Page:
Justices Get Word about New Tool to Interpret Law
By Csaba Sukosd | October 8, 2019
Judges and justices take oaths to uphold the law. But what if they have trouble interpreting it? Along with using the most common methods of precedent and research, Ohio Supreme Court justices recently learned about a relatively new and emerging method.
Contrived in 2011, corpus linguistics is comprised of large searchable databases of texts that generate real-world examples of how a word or phrase actually is used in a given context. Intrigued by the topic for more than a year, Justice Patrick DeWine helped coordinate a seminar to educate his fellow justices, other appellate judges, and judicial attorneys at the Thomas J. Moyer Ohio Judicial Center.
"Trying to figure out what a word means in a specific context can sometimes be a very difficult problem, and the cases that we get on the Supreme Court generally aren't the easiest ones," said Justice Patrick DeWine.
The justice's inquiries led him to an initiative at Brigham Young University's J. Reuben Clark Law School. The brainchild of a first-year law student with a master's degree in linguistics, the program has morphed into a movement spearheaded by the university.
"Whether we realize it or not, as lawyers and judges, we ask linguistic questions every single day," said James Heilpern, a senior fellow at BYU, who taught the course, and helps run the school's Law and Corpus Linguistics Project.
The database most commonly searched by people is the Corpus of Contemporary American English (COCA). It focuses on verbiage from the last 30 years, taking words used in unscripted television, popular magazines, newspapers, fiction books, and academic writing. Some searches of the 560-million-word collection can produce thousands of real-world samples of how a term or phrase is used.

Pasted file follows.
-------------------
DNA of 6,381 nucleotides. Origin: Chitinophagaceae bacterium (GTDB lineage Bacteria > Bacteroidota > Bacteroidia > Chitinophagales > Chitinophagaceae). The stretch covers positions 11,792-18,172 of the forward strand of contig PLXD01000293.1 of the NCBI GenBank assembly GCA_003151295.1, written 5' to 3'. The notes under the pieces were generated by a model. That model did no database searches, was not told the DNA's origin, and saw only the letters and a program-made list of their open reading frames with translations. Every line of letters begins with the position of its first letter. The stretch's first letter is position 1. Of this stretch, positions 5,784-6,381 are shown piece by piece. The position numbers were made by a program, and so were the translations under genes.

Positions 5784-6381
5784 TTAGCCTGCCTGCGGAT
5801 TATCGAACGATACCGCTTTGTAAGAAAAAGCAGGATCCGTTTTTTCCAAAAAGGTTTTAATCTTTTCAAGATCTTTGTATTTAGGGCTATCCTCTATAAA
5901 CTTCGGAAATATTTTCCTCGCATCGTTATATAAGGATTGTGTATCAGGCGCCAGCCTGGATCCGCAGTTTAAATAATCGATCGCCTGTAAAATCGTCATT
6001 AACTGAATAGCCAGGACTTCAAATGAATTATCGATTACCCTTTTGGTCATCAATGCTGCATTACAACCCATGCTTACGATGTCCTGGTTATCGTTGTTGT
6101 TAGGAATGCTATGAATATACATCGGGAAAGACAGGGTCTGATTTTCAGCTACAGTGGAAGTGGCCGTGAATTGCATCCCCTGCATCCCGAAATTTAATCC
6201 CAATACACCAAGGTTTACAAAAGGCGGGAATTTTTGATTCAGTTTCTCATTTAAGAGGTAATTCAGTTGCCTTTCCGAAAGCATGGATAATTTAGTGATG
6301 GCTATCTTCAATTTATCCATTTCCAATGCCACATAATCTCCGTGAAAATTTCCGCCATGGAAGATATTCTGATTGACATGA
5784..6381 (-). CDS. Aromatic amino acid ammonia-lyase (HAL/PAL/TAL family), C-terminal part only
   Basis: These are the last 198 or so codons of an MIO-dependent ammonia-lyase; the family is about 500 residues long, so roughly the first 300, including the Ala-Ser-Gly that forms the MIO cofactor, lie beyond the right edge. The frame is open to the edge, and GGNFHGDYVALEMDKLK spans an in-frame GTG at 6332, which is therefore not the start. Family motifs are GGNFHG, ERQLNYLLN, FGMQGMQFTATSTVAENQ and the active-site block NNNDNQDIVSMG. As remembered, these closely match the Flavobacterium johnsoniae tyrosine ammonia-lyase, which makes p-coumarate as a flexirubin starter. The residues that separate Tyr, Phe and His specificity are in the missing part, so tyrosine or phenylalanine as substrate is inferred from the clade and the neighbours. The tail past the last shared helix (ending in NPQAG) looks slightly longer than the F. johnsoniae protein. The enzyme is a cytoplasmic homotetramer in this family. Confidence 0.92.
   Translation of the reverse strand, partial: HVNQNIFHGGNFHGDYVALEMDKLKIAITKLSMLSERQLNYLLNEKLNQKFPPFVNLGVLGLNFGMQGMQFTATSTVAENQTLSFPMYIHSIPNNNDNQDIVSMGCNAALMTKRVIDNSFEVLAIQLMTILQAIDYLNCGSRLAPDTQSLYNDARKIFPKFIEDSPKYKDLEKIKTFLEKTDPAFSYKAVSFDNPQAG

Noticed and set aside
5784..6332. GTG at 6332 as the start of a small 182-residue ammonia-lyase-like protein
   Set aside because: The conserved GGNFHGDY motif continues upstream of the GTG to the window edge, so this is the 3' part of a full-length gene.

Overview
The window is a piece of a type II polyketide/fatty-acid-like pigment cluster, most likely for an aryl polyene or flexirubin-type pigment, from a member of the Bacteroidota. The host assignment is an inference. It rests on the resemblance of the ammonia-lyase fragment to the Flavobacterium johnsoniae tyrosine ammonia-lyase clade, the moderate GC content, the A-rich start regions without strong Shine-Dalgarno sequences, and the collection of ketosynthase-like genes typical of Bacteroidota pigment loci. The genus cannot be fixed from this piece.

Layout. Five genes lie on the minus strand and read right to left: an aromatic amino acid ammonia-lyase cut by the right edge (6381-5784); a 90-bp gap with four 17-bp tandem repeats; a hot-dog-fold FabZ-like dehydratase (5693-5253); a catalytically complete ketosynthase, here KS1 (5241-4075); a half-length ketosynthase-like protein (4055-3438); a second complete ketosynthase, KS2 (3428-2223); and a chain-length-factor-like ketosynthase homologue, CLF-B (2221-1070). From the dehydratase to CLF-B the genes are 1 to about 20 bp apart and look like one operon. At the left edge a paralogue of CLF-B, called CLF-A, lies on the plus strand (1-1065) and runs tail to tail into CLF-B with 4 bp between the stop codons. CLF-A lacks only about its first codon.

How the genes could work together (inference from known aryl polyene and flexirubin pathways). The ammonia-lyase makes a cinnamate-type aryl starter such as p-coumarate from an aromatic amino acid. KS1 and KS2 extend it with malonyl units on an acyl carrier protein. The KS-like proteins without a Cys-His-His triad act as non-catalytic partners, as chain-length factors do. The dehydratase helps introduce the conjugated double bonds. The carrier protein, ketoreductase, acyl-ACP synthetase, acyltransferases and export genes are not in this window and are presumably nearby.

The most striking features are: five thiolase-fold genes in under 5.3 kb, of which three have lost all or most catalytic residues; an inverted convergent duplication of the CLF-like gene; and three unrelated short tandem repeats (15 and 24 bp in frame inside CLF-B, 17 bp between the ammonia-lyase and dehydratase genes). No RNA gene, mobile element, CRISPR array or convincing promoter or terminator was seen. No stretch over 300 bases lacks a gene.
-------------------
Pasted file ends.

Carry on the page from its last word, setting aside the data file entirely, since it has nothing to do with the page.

"Those five genres provide a broad spectrum of English language to create a cross-section of how Americans are at least writing," Heilpern said.
The purpose of COCA - or corpus linguistics' other databases - is to provide more certainty about a statute or provision when it was drafted. For example, the verb "carry" - specifically referring to the expression "carry a firearm" - can convey multiple connotations. An online dictionary search may cloud understanding even more with word's 30 different meanings.
"Corpus linguistics can provide judges with empirical evidence about a word or a phrase's ordinary meaning, or its relative clarity versus ambiguity," Heilpern said. "A dictionary cannot tell you what the ordinary meaning of a phrase is. In fact, if you read the front matter of a dictionary, dictionaries even say that they can't answer that question."
Given the complexities of language and the evolution of words, jurists recognize legal analysis requires a multi-faceted approach. For them, corpus linguistics provides another means to do so.
"This is not something we're going to use in every case, but in certain cases I think it's something that can be helpful as part of a judge's toolkit to get at those thorny issues of statutory interpretation," Justice DeWine said.